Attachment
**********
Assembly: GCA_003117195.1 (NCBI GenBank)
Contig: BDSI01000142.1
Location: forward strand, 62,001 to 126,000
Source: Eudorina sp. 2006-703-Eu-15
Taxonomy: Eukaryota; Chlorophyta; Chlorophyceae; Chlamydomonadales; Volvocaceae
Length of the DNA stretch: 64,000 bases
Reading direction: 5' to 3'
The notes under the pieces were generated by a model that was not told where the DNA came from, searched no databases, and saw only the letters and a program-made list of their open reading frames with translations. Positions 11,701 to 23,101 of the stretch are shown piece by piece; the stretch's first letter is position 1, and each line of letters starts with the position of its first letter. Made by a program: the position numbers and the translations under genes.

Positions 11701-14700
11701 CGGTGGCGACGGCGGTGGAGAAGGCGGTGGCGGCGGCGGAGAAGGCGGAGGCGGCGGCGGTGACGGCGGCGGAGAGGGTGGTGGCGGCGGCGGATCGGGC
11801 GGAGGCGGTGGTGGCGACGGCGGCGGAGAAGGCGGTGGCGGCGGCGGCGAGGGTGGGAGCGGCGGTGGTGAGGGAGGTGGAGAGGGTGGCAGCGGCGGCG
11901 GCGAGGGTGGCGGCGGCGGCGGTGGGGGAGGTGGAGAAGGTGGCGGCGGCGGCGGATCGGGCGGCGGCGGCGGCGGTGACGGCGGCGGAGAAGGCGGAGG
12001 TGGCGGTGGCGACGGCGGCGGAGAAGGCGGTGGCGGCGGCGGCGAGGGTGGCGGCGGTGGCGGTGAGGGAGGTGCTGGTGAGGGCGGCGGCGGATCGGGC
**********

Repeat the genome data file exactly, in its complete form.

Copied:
Assembly: GCA_003117195.1 (NCBI GenBank)
Contig: BDSI01000142.1
Location: forward strand, 62,001 to 126,000
Source: Eudorina sp. 2006-703-Eu-15
Taxonomy: Eukaryota; Chlorophyta; Chlorophyceae; Chlamydomonadales; Volvocaceae
Length of the DNA stretch: 64,000 bases
Reading direction: 5' to 3'
The notes under the pieces were generated by a model that was not told where the DNA came from, searched no databases, and saw only the letters and a program-made list of their open reading frames with translations. Positions 11,701 to 23,101 of the stretch are shown piece by piece; the stretch's first letter is position 1, and each line of letters starts with the position of its first letter. Made by a program: the position numbers and the translations under genes.

Positions 11701-14700
11701 CGGTGGCGACGGCGGTGGAGAAGGCGGTGGCGGCGGCGGAGAAGGCGGAGGCGGCGGCGGTGACGGCGGCGGAGAGGGTGGTGGCGGCGGCGGATCGGGC
11801 GGAGGCGGTGGTGGCGACGGCGGCGGAGAAGGCGGTGGCGGCGGCGGCGAGGGTGGGAGCGGCGGTGGTGAGGGAGGTGGAGAGGGTGGCAGCGGCGGCG
11901 GCGAGGGTGGCGGCGGCGGCGGTGGGGGAGGTGGAGAAGGTGGCGGCGGCGGCGGATCGGGCGGCGGCGGCGGCGGTGACGGCGGCGGAGAAGGCGGAGG
12001 TGGCGGTGGCGACGGCGGCGGAGAAGGCGGTGGCGGCGGCGGCGAGGGTGGCGGCGGTGGCGGTGAGGGAGGTGCTGGTGAGGGCGGCGGCGGATCGGGC